THE suspect in the Keyianna Noel kidnapping failed to surrender to the police yesterday as the media were led to believe.
The Express received a report the suspect was going to meet his lawyer, Fareed Ali, on St Vincent Street, Port of Spain, at 4 p.m., and thereafter have his lawyer accompany him to the Central Police Station where he was to surrender himself.
However, while awaiting his arrival, the suspect called Ali to ask who were all the people standing on St Vincent Street and if they were police officers as by that time, a numbers of journalists and cameramen from various media houses had assembled.
The suspect was informed by Ali that persons he saw were members of the media.
When the media left the scene at 6 p.m after a two-hour vigil, the suspect had not shown up.
Speaking to the media prior to receiving that particular phone call, Ali said at this stage, he could not say if his client was officially a suspect.
“I have not been informed of such, however, his relatives are quite concerned for his safety, and it is out of an abundance of caution we chose to do it this way.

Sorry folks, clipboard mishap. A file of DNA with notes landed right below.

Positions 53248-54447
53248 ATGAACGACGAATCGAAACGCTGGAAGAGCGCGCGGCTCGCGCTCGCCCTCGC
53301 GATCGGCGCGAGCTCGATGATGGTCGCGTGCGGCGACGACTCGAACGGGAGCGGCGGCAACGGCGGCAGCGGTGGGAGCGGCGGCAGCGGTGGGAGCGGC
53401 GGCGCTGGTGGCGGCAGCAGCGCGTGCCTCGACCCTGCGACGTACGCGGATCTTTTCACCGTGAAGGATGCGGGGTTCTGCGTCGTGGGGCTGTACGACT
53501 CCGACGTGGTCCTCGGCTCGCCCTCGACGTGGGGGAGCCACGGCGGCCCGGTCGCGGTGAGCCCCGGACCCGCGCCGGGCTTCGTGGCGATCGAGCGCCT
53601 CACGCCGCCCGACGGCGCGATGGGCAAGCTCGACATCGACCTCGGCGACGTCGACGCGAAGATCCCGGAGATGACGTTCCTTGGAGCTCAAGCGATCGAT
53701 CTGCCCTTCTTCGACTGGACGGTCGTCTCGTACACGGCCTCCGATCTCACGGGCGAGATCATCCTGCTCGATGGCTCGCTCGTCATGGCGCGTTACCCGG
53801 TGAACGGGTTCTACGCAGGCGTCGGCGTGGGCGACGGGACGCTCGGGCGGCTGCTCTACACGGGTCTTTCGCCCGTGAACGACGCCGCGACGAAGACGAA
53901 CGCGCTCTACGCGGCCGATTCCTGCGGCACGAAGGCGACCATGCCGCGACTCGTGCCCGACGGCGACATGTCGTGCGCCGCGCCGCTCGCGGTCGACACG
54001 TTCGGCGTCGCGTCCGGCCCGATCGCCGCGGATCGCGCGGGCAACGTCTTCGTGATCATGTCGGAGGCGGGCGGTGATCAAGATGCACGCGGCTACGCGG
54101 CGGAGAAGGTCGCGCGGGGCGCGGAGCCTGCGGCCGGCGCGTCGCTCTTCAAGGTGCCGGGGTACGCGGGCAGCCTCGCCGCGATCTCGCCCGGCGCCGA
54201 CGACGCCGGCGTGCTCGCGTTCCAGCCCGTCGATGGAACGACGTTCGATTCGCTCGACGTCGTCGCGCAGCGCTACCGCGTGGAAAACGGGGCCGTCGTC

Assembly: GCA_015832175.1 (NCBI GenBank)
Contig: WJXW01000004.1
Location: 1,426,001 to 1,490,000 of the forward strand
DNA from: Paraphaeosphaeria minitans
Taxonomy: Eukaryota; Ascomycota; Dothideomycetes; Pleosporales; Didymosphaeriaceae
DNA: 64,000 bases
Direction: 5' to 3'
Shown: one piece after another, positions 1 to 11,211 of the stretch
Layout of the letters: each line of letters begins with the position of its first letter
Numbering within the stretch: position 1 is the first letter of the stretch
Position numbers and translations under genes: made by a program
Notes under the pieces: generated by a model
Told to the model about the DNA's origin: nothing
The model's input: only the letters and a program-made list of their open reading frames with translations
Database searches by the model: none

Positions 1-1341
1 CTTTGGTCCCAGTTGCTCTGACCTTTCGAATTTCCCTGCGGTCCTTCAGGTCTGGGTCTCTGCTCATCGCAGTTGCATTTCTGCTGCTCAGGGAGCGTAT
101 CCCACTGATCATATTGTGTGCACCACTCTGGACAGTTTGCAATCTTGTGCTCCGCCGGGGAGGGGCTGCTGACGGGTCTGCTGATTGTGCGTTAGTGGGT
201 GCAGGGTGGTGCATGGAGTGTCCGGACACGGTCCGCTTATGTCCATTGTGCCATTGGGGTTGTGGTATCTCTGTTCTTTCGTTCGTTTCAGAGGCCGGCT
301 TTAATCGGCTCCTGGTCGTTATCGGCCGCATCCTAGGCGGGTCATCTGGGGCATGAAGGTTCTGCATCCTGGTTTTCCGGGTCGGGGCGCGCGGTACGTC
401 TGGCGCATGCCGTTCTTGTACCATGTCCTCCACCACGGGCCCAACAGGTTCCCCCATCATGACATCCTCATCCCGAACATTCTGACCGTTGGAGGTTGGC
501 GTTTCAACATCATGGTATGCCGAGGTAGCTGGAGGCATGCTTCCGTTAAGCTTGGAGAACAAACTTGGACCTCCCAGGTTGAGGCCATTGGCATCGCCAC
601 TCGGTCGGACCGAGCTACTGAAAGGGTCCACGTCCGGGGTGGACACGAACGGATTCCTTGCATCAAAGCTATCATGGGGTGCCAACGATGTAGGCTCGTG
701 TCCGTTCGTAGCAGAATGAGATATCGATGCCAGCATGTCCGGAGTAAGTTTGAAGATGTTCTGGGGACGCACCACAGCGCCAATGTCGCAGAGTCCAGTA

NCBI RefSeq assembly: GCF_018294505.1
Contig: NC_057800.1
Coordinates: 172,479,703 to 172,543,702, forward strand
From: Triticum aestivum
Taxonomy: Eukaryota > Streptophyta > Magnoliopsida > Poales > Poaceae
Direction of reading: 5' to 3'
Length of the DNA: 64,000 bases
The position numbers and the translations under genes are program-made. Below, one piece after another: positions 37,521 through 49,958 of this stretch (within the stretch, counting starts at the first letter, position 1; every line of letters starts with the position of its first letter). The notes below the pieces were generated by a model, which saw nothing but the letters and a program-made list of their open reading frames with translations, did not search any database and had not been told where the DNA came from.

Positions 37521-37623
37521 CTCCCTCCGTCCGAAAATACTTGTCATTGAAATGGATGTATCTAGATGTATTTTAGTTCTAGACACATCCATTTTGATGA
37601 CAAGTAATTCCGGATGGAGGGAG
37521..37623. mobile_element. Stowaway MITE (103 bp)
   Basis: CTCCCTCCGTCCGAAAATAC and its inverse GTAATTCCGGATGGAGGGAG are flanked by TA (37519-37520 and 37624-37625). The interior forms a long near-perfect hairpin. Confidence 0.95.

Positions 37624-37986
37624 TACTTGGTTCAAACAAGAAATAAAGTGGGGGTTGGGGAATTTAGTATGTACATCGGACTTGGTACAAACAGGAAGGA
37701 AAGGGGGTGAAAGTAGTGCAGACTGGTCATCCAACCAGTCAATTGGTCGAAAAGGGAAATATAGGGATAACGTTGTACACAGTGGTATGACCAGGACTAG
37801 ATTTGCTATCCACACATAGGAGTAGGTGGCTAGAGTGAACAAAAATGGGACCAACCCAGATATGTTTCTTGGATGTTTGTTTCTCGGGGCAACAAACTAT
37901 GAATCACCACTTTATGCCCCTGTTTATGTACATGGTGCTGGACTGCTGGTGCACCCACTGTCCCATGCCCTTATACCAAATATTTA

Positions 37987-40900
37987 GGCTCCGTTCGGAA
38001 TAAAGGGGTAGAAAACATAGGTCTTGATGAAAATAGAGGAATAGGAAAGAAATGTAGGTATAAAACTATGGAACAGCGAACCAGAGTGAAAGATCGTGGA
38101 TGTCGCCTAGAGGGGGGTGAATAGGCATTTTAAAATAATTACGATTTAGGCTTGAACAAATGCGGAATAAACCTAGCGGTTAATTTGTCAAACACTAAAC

“We want to ensure that he’s handed over in good health. I wouldn’t have it any other way.”
Ali said he did not want his client to be picked up under any other circumstance and ended up being bruised and battered.
“If he’s not a suspect then under the terms of the law, he should be released,” Ali said.
He said they chose outside the Guardian Building on St Vincent Street because his office was not available and he had no authority to do it in front of a police station.
“His relatives would be more at ease,” Ali said.
Ali, who is also representing Allan Thomas, the man charged with the murder of his one-year-old son, Jacob Munroe, said his client appeared at the Tunapuna Magistrate Court yesterday and was remanded to reappear on January 6.
Ali said he had made an application on December 6 for Thomas to be sent for evaluation at the St Ann’s Psychiatric Hospital, which was eventually acceded to.
“However, when he appeared today, the staff at St Ann’s in charge of his evaluation asked the court for an additional 14 days as they were unable to complete it within the first 14-day period,” he said.
Ali said he’s fearful for his client’s life as he personally overheard a prison officer say to other prisoners: “Which one of you want him first, he’s good for five stabs.
“If a prison officer could indicate to fellow jailors that they should initiate violence towards my client, then there’s cause for concern,” he said.
Ali said he will be making representation to the court, regarding the obvious threat to the life of his client.